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School districts struggle with building project inflation

Sticker shock

Inflation is touching every corner and industry in the United States, including Butler County school districts, which must make tough decisions to cope with the sky-high prices.

Among the most affected are two county school districts with construction projects — one of which was postponed due to the rising building and material costs.

Karns City Area School District’s board voted Monday to reject all bids for the Chicora Elementary School building project, while South Butler School District is postponing an extensive renovation for the same reason.

$8 million over budget

Karns City Superintendent Eric Ritzert said plans for Chicora Elementary School will have to be postponed, due to bids that were $8 million over budget.

The district anticipated spending $18 million for the project, but opted not to immediately proceed with any of the bids, which were received June 8 and came back at about $26 million.

“Eighteen million dollars was slated for the project, that included construction cost, encapsulates moving dirt, building materials, etc.,” Ritzert said.

Ritzert said all bids were rejected so architects could go back to the drawing board.

“Can the scope of the project be changed somewhat,” he said, “or (we may) wait to see if inflation pressure reduces some.”

The school project would expand Chicora Elementary to include a new classroom wing, separate cafeteria and all-purpose outdoor playing field. Sugarcreek Elementary students would migrate to the larger facility, which would then hold more than 650 students. Chicora serves more than 400 current students.

Timelines originally planned for major construction to be finished by August 2023. With inflation pushing back the project, Ritzert said Sugarcreek will need to be in operation for the 2023-24 school year.

“We’re working with the architect to look at options of putting (the project) out for bid again in the fall,” he said. “It could have a similar timeline, but Chicora and Sugarcreek will remain open through the 2023-2024 school year.”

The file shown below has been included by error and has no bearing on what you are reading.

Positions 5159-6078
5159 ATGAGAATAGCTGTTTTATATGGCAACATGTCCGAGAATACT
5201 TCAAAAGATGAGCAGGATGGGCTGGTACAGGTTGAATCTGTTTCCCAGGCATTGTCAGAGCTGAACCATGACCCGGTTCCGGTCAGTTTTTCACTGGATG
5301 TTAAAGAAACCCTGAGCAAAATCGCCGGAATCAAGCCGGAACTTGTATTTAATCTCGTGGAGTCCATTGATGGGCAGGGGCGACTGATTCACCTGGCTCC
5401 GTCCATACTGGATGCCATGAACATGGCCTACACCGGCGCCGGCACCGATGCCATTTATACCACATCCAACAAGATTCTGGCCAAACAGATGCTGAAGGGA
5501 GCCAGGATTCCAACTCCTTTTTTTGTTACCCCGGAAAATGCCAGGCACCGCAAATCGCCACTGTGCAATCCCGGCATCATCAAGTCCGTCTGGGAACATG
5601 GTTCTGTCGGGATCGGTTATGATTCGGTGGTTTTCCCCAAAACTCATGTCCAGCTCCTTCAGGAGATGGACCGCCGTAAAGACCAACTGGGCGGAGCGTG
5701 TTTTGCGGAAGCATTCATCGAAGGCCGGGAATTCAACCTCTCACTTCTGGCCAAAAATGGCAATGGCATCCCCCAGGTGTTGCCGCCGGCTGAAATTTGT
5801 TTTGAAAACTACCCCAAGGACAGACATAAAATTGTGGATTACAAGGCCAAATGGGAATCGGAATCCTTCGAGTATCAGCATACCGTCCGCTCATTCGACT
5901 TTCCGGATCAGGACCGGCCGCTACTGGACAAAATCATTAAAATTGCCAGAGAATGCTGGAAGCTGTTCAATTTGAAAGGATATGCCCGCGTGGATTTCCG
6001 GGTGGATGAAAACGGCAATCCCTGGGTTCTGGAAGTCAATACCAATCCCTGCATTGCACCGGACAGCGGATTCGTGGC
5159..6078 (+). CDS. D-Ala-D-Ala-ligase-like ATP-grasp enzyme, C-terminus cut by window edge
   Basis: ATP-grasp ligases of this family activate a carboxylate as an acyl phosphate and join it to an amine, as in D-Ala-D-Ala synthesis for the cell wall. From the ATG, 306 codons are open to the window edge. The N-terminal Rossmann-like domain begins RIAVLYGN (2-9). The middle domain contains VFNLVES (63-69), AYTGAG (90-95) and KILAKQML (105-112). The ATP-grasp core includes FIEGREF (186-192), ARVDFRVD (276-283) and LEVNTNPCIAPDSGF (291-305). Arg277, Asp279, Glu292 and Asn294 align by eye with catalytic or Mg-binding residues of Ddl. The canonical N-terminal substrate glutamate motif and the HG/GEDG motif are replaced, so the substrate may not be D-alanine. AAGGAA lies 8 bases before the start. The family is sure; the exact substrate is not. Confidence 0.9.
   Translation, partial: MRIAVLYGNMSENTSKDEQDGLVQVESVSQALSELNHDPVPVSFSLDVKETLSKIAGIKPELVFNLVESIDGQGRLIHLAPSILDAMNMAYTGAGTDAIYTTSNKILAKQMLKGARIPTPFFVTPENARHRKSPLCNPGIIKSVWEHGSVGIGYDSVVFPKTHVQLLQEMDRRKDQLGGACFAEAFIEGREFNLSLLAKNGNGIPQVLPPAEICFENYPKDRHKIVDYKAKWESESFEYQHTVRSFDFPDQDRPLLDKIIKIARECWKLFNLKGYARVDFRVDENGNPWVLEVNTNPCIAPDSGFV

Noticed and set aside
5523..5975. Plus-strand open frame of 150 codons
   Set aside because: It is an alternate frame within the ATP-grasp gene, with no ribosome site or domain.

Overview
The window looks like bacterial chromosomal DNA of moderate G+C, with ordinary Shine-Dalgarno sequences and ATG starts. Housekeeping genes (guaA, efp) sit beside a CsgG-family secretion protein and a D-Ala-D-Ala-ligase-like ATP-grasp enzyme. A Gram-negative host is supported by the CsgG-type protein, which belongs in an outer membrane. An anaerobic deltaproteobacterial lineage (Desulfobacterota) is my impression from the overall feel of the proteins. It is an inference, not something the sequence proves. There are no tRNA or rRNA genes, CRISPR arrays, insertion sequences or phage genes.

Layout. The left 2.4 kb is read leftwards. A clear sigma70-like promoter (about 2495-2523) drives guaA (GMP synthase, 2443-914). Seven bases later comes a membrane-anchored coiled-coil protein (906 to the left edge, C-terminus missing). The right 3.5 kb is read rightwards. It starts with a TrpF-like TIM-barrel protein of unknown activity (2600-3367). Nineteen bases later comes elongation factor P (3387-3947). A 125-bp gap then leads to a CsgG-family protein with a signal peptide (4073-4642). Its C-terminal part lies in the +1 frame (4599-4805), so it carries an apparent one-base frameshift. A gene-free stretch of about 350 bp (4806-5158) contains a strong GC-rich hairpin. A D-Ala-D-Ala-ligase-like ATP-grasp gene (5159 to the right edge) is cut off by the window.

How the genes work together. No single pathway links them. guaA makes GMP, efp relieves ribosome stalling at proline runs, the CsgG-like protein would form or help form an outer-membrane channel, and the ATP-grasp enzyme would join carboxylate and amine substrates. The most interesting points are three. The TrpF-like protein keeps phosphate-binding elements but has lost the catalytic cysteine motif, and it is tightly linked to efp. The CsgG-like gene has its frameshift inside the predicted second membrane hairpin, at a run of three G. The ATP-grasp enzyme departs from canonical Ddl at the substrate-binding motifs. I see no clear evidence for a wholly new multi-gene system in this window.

Ritzert said he was told that roofing would be the most expensive part of the project.

“Architects told me current construction costs are running 20% to 30% higher than a year ago,” he said. “It’s hard to ask contractors who are doing their best to secure building materials at lower costs. They’re saying ‘here’s my numbers, I don’t know what materials will cost two years out.’”

He added that the Chicora Elementary project is not the only project affected by inflation costs.

“(Contractors) told us it’s not unique to us, but that doesn’t make it better,” he said. “It’s discouraging. I feel the plan and final project is in the best interest of the community as a whole.

“As a district, we’re this close, and inflation has impacted us locally.”

Planning renovations

Another school district in the county that is in the throes of a construction project is South Butler County, which is planning a $34.3 million renovation of Knoch High School.

The district has already held many meetings with architects from DRAW Collective to determine which upgrades should be prioritized.

Superintendent David Foley told those at a public presentation Wednesday of preliminary design plans that because of the current market, he and architects listed various facets of the project in “need,” “should” and “like” categories to prioritize which will be included in the renovation project.

The school board is expected to vote on the preliminary renovation design at its July 13 meeting.

John Pappas, the project construction manager, said at last week’s school board meeting that the market could stabilize, costs could decrease somewhat, or bids could come in well over estimates.

Luckily, the district was able to close on its bond deal just before interest rates were increased, said Jamie Van Lenten, South Butler’s business manager, which allowed the district more cash flow and a lower interest rate.

The Knoch High School project will be advertised for bids after a design is approved by the school board and all necessary permits are in place.

A silver lining

Meanwhile, Butler Area School District just missed the rising prices, according to Superintendent Brian White.

Construction adding an auxiliary gym and classroom space to the Butler Senior High School has been in the works since September.

“Our project bids were received last summer, so our pricing was locked in. Therefore, inflation hasn't impacted the school district’s construction costs,” he said.

South Butler’s Foley said on Wednesday that even if bids come in far beyond estimates — as they did in Karns City — the design will be scaled back and modified as necessary.

“We will not abandon the project,” Foley said.

Despite the postponement and re-evaluation of the project in Karns City, Ritzert said there is a silver lining.

“It’s reassuring that Sugarcreek can still provide quality education through the building and staff,” he said. “We’ll continue to utilize the school in a safe manner as long as we need.”